That is precisely the question. What events would change our very core. I still don't have an answer; maybe never will.
     
  10. Wreybies
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    Wreybies The Ops Pops Operations Manager Staff Contest Administrator Supporter Contributor

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    I think they absolutely happen in real life. If I had to pick from my own life, I would say the first one was when Uncle Sam relieved me of my duty because I date boys, and the second was a very close brush with the law (and not in a small way) because of bad choices on my part as regards staying in a relationship with someone who thought illicit activities were a "day job".

    Both events drastically altered how I view others and how I view myself. Both events took me a long time to get over for different reasons. The first taught me that people really will be as ugly as they say they'll be, so take their word for it. The second taught me that a cup of stupidity and a half pound of love can turn into a big ole' cake of trouble.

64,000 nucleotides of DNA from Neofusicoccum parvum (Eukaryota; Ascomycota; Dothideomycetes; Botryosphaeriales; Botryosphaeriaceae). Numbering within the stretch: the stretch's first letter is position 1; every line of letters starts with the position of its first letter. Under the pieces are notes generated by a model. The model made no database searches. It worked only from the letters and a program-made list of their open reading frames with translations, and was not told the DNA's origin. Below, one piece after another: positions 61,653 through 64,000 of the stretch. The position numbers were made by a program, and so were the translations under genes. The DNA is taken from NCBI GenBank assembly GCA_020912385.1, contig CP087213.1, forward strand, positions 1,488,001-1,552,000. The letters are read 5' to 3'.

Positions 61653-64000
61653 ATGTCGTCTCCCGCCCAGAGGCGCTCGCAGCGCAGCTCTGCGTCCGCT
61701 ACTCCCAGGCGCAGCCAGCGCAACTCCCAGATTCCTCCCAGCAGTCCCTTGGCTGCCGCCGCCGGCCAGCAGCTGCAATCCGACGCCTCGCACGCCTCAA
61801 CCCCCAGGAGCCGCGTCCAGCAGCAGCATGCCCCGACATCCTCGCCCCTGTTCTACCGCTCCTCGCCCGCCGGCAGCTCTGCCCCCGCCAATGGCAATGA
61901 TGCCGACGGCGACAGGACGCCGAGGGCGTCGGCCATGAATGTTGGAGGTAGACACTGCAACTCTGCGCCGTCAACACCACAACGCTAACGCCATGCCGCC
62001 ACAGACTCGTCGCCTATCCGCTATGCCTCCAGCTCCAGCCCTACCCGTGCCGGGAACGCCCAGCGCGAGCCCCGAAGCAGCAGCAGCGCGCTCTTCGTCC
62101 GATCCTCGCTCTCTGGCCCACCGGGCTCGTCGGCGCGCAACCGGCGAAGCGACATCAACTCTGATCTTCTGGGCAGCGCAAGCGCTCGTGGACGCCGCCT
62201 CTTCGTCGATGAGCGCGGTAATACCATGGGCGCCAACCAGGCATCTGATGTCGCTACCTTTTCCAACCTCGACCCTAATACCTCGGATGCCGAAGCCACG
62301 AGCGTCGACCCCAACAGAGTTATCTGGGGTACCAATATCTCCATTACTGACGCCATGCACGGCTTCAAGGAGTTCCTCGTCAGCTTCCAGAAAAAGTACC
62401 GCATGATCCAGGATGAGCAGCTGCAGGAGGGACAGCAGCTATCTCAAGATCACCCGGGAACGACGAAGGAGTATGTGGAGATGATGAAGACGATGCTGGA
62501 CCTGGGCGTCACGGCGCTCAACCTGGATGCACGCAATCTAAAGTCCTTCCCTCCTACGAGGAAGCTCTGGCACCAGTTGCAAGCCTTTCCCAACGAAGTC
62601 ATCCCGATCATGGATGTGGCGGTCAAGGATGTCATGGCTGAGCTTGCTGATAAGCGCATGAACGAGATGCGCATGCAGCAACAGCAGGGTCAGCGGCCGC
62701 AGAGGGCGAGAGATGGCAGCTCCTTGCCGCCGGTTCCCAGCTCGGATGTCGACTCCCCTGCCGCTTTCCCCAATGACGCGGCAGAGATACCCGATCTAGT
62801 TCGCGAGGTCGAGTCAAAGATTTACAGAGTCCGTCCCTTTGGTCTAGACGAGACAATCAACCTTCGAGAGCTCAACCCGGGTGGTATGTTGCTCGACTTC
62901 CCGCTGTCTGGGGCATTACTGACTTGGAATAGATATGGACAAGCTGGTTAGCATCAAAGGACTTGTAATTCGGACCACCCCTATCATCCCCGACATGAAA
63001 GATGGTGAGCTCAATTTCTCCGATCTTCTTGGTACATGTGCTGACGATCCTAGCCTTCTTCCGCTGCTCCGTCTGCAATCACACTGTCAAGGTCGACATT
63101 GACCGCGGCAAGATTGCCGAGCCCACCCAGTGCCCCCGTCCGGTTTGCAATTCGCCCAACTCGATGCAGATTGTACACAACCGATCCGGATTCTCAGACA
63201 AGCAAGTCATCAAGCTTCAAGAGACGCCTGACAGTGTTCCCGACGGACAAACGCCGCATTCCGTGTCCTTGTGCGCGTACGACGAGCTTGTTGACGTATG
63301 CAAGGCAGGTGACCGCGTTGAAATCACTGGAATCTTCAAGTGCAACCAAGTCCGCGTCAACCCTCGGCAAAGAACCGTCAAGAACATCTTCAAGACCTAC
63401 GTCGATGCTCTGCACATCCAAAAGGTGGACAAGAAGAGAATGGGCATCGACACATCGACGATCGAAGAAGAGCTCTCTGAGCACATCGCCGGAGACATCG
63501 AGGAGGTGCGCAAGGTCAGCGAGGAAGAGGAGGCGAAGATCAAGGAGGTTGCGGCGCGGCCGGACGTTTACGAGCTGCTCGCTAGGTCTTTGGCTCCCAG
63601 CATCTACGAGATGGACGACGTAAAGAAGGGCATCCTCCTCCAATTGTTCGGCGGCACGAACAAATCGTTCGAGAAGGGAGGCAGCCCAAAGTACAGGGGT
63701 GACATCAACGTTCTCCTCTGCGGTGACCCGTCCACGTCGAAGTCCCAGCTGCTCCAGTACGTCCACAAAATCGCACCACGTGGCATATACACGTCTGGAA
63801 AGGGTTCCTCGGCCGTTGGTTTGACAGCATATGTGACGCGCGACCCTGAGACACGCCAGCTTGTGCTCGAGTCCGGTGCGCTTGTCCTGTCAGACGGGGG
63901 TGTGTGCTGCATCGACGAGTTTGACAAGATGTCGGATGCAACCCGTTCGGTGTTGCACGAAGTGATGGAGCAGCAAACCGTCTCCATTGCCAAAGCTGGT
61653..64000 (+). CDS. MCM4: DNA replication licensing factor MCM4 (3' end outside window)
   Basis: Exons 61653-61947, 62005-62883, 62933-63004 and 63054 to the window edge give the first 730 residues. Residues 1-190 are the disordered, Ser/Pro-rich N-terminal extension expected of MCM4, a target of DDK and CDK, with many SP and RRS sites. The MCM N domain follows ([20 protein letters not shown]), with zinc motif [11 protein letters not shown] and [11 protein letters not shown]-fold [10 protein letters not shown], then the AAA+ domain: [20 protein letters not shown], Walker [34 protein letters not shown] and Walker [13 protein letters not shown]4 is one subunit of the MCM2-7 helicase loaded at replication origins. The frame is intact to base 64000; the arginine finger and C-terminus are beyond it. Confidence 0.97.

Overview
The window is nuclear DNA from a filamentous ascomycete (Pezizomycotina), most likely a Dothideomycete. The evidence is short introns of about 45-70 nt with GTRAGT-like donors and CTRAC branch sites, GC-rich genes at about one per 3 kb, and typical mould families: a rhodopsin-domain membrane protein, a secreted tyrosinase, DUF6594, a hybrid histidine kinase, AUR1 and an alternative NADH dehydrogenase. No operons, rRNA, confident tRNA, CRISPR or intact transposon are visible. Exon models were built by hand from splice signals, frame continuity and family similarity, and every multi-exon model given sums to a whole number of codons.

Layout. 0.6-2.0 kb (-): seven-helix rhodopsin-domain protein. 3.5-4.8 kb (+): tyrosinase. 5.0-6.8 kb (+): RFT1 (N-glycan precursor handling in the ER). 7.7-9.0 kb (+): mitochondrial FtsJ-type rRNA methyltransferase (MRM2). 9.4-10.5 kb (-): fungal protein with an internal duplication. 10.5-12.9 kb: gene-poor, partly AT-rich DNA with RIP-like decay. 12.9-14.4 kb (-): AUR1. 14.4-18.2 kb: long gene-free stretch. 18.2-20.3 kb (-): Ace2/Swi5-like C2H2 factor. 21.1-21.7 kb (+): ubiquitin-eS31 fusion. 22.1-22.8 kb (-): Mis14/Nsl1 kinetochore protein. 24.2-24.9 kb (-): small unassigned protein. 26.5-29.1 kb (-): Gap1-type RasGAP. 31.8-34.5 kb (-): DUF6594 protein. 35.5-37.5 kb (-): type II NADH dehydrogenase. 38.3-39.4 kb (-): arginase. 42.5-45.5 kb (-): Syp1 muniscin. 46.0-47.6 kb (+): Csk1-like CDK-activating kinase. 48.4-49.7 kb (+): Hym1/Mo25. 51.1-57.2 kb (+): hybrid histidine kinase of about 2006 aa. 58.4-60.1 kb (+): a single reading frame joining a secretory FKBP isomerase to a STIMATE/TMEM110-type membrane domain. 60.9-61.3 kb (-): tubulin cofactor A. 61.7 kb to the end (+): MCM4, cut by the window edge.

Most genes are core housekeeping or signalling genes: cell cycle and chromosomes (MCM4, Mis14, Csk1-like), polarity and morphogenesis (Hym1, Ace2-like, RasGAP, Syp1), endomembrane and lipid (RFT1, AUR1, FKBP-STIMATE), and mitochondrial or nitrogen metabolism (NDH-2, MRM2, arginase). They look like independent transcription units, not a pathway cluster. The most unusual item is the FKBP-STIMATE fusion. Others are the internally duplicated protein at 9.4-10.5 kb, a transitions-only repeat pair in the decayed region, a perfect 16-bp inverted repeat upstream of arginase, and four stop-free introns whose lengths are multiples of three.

In a left-handed kind of way my character Marco is a way of expressing these events. His moment is the murder of his wife, which he committed. And he did it. No twist that reveals his innocence.
     
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  11. doggiedude
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    doggiedude Contributing Member

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    Of course defining moments happen. I generally don't bother thinking about my characters defining moments outside of the story. I want my stories to include those defining moments. If something happened to one of my characters as a child it's only because the thought crossed my mind that such a thing was needed for him to react in some way. If I needed to think about that original event then the reader probably needs to know it also so they can understand the full picture of the situation.
     
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  12. BadCrow